Egg-cited. Look what I've done; try and top that.


I am so Egg-cited! I could not believe my ears this morning; couldn't believe what I heard.  When I put the dog-food bowl out on the side porch,  for the Corgis, from the chicken coop, our Buff Orpintons hen was cackling. Yes, cackling,  because she was telling me  something.   


At first, when  I heard her,  I shook my head in disbelief. I was stunned. Did I just hear her right, I thought.  I shut the door behind me and inside told Jeff, "I just heard a hen cackling. You know what that means. Do you think they are laying again?" 

Remember a few stories ago No Eggs. What's the Problem,  I told you why  they had stopped laying late November. So this was a big deal to me.   

With out delay, I slip on my Wellies, (rubber boots like Tasha Tudor's) grab a  jacket and run outside in my nightgown to see if I was right.  Sure enough, there was not one, but two eggs in the hen house.
 "Well it is about time, girls," I told them,  then winked with a smile.   I couldn't be happier. She cackled even  louder now   as if to say, Look what I've done; try and top that.  I ran back to the house with an  egg in each hand and with the delights of living on a farm and gathering my own eggs again.    

As for the eggs,  want to know why this farm girl, truly loves  farm-fresh, free-ranging  organic eggs? Not only  because they are really tasty and wholesome  for you, but  above and beyond that  it's because of a memory I hold dear, like a Kodak moment from the  late sixties.

We lived  in a two story farm house on  St. Rt. 286.   In the Kodak moment, Mom slides from her cast- iron skillet,  a couple over-easy eggs onto Daddy's  plate.  After some salt and pepper, he  dips   the edge of his buttered biscuit  in the yolk. He was usually reading the News Democrat newspaper at the same time,  searching the classifieds to find his listing for the  feeder pigs he had For Sale. I was sitting to his left on the corner of the farmhouse table,  watching him intently.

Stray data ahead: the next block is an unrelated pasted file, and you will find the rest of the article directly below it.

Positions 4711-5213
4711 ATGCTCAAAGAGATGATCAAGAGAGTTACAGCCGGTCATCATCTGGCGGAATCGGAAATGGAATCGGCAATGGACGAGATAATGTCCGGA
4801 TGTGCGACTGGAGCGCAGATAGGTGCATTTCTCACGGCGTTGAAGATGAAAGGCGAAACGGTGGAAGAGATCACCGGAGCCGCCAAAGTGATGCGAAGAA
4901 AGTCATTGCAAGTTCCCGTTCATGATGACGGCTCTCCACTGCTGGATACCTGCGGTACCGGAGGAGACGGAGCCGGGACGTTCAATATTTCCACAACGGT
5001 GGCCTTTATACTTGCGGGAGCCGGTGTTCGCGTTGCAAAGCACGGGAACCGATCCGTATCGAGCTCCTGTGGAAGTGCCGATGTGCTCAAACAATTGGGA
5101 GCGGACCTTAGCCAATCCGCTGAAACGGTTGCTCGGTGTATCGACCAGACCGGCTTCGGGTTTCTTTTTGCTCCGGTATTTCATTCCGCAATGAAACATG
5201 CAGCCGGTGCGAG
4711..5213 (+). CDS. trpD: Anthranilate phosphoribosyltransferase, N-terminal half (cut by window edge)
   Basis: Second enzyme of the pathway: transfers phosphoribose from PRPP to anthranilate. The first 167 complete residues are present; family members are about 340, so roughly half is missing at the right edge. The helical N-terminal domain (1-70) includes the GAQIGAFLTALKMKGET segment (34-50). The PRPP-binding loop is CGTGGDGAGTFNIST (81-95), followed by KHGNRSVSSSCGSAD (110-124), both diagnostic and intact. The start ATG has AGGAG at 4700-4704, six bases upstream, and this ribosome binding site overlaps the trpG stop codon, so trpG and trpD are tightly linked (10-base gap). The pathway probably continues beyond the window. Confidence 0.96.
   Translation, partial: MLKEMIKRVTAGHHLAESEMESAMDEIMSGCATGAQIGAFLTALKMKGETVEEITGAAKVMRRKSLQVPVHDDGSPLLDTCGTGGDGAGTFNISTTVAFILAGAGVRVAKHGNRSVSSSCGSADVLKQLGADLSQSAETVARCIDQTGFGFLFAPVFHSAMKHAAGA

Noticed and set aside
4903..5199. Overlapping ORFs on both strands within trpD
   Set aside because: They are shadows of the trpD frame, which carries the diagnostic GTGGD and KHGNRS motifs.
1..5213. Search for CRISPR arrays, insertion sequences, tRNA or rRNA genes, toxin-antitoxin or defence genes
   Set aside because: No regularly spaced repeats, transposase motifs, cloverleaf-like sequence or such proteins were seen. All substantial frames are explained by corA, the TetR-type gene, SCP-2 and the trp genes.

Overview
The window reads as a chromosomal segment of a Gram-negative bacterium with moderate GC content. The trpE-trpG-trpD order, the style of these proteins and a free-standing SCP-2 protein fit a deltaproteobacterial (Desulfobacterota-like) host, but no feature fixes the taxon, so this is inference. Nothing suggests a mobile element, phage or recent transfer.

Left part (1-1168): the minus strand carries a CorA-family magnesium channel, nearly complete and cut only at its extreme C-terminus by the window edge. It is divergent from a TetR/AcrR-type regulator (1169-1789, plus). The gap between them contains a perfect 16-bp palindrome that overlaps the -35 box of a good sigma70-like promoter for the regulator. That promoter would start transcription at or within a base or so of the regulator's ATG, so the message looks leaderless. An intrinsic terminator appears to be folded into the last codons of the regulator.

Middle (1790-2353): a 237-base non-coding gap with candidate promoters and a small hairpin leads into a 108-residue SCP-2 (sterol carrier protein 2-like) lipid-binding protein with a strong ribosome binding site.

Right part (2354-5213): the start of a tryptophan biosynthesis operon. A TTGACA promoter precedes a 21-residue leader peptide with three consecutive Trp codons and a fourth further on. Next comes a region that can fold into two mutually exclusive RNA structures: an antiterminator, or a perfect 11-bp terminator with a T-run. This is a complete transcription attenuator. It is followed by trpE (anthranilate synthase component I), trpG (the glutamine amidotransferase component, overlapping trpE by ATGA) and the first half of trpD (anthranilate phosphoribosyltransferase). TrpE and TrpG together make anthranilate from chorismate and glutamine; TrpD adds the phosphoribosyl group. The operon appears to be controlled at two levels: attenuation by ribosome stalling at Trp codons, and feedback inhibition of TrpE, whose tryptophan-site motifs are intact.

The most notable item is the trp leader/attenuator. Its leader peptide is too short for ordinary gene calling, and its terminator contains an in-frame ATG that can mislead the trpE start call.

After the egg yolk was gone, Daddy  smashed the remaining eggs with his fork and finished it.  Next, he put a huge  pat of butter on his plate.  After pouring   honey over it he  whipped  it with his fork, then spread it all over  his  biscuit; hardly taking his eye off the newspaper and  sometimes reading  out-loud while doing so. A man of many talents.  I followed his lead and did exactly as he did.
That moment in time is ingrained in my mind.  A smile always comes to my face when I recall this, which is just about every time I dip my bread in my egg yolk or we have the honey jar out.

 So here's the thing, animals talk.  The rooster crows, Time to get up and get your day started, the hen cackles  Look what I've done; try and top that.  And for us humans, we talk all the time, sometimes with words, other times with actions but  our memories last a life time and you just never know,  when you might be  making a lasting  memory.   

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